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Road Madness

The time has come to travel while the oatmeal-eaters tarry at their fort. To this end, I have chosen a train of stout dogs to pull a toboggan of trade goods. We are eager to proceed and the dogs are baying at their tethers.”

Alexander Henry, Cumberland House, Manitoba, 1797

Background Phase: Alexander had it right, I think.  In your life you either get out on the road as often as you can or you hang around your own personal fort, staring at the inside walls and eating porridge ‘cause they say you'll live longer.

Since entering my near-dotage, I have gotten in the habit of taking my motorcycle on yearly trips to remote Canadian locations.  Last fall, for example, I decided to sample the highly-acclaimed and private James Bay Road which had been built by Quebec Hydro to service its networks of hydroelectric dams in northern Quebec.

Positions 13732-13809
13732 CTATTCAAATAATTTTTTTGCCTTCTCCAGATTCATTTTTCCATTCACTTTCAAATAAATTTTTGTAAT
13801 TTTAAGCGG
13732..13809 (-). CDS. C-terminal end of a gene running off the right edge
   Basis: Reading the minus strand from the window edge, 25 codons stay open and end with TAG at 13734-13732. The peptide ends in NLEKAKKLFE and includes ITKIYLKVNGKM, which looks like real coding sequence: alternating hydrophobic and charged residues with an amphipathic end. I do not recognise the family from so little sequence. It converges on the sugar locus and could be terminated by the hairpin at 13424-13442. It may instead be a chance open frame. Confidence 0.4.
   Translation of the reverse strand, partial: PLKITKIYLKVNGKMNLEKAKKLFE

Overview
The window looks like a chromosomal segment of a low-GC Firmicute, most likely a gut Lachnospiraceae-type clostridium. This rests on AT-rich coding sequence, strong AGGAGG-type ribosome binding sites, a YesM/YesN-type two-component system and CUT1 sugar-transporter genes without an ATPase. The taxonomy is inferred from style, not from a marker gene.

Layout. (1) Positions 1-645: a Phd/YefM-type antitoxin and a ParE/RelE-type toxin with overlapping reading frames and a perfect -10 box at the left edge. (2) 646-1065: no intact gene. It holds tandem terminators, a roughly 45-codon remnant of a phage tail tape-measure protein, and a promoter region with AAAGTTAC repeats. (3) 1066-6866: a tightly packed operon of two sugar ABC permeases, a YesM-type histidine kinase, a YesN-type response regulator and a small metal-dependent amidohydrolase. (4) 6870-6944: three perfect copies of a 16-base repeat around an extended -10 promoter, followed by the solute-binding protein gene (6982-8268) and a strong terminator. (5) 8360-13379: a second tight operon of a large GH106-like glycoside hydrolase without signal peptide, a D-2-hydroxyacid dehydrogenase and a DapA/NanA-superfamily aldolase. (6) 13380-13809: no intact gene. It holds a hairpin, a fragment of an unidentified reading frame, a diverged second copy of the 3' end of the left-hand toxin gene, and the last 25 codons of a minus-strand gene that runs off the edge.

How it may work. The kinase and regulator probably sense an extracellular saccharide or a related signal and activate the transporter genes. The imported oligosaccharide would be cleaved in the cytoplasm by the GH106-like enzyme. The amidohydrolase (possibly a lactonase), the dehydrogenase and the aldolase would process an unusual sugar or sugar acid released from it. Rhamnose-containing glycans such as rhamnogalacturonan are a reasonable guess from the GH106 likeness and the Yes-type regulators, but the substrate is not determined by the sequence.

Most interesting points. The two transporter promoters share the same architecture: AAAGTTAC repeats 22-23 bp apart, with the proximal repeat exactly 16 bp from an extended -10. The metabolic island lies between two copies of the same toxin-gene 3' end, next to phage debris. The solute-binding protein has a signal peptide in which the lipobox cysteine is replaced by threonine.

The road had acquired cult status on some motorcycle newsgroups and, according to internet legend, was a 600 kilometre (360 mile) curvy masterpiece that was well-paved and had neither speed limits nor police presence.  It also had only one gas station at the halfway point.

I nipped up there from my Ottawa home and managed a multi-day blitz at speeds that would melt a police radar camera.  I saw but a handful of vehicles during my stint and, surprisingly, managed to destroy neither my bike nor my own, 55 year-old, chick-magnet bod, although there were a few scares along the way.

After this tour, it took me several months to get my pulse rate back under control, for the occasional spooky flashback to pass, and for the idiotic grimace-grin to be wiped from my face.  It wasn’t until late in the trip that some local Cree Indian guys told me that the rumours of no cops/no speed limits were patently untrue, meaning that I was regularly 100 kph (60 mph) or so over the limit, making me subject to immediate arrest and transportation to Syria.

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